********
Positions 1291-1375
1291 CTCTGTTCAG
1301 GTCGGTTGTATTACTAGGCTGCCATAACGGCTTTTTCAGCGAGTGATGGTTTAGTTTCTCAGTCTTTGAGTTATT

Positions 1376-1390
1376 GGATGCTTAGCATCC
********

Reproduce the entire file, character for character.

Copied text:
Positions 1291-1375
1291 CTCTGTTCAG
1301 GTCGGTTGTATTACTAGGCTGCCATAACGGCTTTTTCAGCGAGTGATGGTTTAGTTTCTCAGTCTTTGAGTTATT

Positions 1376-1390
1376 GGATGCTTAGCATCC